Potassium is both a mineral and an electrolyte: It’s vital for proper nerve and muscle function, and it’s essential for keeping the brain, heart, kidneys, and other organs healthy and in good working order. Like many other minerals and electrolytes, potassium is used at a higher rate when the body is hard at work, so it’s very important to consume high-potassium foods and drinks to prevent depletion when increased activity promotes sweating.
Besides on overview of the benefits of potassium, you’ll find a useful list containing more than 225 high-potassium foods to enjoy as part of your regular diet.
How Much Potassium Do I Need?
The recommended daily intake for potassium varies by age. So long as you are healthy and not on a low-potassium diet, it’s a good idea to follow scientifically backed recommendations laid out by the Food and Nutrition Center of the Institute of Medicine, and aim to meet daily minimum requirements for potassium intake. These minimum requirements are widely accepted; however, there are no published upper limits:
- Infants between 0 to 6 months: 400 mg/day
- Infants between 7 to 12 months: 700 mg/day
- Children between 1 to 3 years: 3,000 mg/day
- Children between 4 to 8 years: 3,800 mg/day
- Children between 9 to 13 years: 4,500 mg/day
- Children between 14 to 18 years: 4,700 mg/day
- Adults age 18 and up: 4,700 mg/day
- Women wo are pregnant: 4,700 mg/day
- Women who are breastfeeding: 5,100 mg/day
Some individuals need higher levels of dietary potassium due to a condition called hypokalemia, or low potassium. There are many different causes of hypokalemia; however, the most common is increased urination brought on as a side effect of certain medications prescribed for people with heart disease or high blood pressure. Other causes include:
- Excess alcohol intake
- Laxative use
- Low magnesium
- Tobacco use
- Certain antibiotics
- Certain asthma medications
- Folic acid deficiency
- Diuretic use
- Heavy sweating
- Kidney disease
- Adrenal gland dysfunction
- Diabetic ketoacidosis
Women sometimes experience low potassium during pregnancy, usually associated with morning sickness and/or diarrhea or with the use of laxatives. If you are pregnant, then low potassium can bring side effects like swelling (edema) and muscle cramps. Adding more high-potassium foods can help keep you comfortable until your baby arrives.
Be sure to talk to your doctor if you think that you have low potassium levels, particularly if your symptoms are severe or painful. Low potassium can be an indication of an underlying issue
Your body uses potassium for a variety of essential functions. Without enough, your system finds it very difficult to do some basic tasks – and you might notice low potassium symptoms such as muscle spasms, leg cramps, fatigue, weakness, severe headaches, and eye twitching. People with chronic potassium deficiency experience serious health problems including high blood pressure, heart palpitations, anemia, intestinal pain, swollen glands, and even diabetes. People with low potassium are also at a higher risk for stroke.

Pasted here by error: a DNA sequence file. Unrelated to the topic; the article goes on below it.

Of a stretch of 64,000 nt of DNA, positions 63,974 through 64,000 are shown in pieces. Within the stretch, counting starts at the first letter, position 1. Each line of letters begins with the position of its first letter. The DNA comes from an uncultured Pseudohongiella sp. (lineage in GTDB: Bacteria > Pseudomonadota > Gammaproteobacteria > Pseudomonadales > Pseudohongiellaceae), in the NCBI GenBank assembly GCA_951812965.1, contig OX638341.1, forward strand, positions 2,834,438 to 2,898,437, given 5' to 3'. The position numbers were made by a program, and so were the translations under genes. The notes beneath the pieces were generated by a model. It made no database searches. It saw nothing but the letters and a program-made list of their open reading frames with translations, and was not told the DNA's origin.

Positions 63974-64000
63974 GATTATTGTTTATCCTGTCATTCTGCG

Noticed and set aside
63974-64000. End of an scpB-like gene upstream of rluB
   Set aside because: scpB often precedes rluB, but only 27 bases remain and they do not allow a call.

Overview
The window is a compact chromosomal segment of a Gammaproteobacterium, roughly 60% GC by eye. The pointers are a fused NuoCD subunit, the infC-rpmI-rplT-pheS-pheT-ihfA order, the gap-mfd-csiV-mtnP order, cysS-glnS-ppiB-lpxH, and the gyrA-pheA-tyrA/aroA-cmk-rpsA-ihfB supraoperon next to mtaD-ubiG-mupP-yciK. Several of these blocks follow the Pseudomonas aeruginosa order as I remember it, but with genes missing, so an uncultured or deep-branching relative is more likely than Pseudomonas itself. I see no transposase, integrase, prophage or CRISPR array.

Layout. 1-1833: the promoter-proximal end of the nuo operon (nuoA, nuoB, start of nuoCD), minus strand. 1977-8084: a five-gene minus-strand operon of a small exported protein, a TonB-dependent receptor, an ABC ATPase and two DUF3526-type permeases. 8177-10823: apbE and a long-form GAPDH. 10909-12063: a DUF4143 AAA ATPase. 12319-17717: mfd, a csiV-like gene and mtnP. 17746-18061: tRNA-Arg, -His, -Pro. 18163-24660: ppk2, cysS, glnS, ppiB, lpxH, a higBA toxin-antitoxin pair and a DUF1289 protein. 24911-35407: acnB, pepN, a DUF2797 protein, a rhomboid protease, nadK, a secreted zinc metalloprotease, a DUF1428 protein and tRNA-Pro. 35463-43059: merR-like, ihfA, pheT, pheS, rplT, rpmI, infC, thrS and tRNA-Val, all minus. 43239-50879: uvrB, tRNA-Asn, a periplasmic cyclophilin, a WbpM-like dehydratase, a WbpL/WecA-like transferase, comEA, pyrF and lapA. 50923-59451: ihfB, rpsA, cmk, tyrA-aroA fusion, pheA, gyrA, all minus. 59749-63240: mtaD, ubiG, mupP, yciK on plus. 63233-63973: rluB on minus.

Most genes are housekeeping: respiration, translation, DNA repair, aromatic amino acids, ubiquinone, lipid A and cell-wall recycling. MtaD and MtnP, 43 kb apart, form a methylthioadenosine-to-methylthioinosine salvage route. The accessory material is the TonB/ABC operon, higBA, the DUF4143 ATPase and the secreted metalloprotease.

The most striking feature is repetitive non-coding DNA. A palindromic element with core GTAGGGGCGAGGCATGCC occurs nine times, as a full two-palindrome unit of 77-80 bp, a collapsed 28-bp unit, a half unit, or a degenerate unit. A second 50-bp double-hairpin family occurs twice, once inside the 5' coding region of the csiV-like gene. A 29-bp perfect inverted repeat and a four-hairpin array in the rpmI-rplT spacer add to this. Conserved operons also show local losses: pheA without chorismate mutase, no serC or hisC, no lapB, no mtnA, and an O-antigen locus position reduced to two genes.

Some of the specific ways potassium benefits your body include:
- Helps the body build proteins
- Breaks down carbohydrates and facilitates their use
- Builds muscle cells
- Protects blood vessels from damage
- Prevents blood vessel walls from hardening/thickening over time
- Helps maintain high calcium levels for healthy bones
- Maintains normal cellular growth and function
- Maintains and regulates fluid balance in the body
- Controls the heart’s electrical activity
- Maintains a balance between acids and bases in the body
- Maintains proper blood pressure
- Stimulates brain activity
- Balances the nervous system
- Helps keep blood sugar levels stable
- Prevents muscle cramps
- Prevents irritability
- Aids in the management of stress and anxiety
It’s important to note that some people should be careful not to eat too many high-potassium foods; for example, those with kidney problems, particularly individuals who rely on dialysis, should be very careful to watch their intake. According to the National Kidney Foundation, it is important for compromised individuals to follow strict dietary guidelines to keep potassium at a safe level. Knowing which foods are highest in potassium can help kidney patients and others avoid potential complications. Be sure to speak with your health care provider to determine your best course of action.
High Potassium Food List: 225+ Best Foods for Potassium
Many whole, natural foods are high in potassium, and as you scan the list that follows, you’ll notice that some classic “brain foods” are featured. There’s a good reason for this: Foods that contain high levels of potassium encourage oxygen to reach hungry brain cells, resulting in better neural function. Use this list of high-potassium foods as a tool for making better choices at every meal, and you’ll notice that you feel more alert. With continued healthy eating, you’ll find that your body functions well and you feel better than ever.
High-Potassium Foods vs. Supplements
With so many high-potassium foods to choose from, most people find that they can increase their potassium intake easily with no need for added supplementation. If you feel like taking a supplement instead of changing your diet, be sure to talk with your doctor beforehand. Because of the potential for drug interactions and sometimes-serious side effects, it’s vital to double-check. Despite the fact that potassium is a very simple mineral that occurs naturally, balance is the key to good health.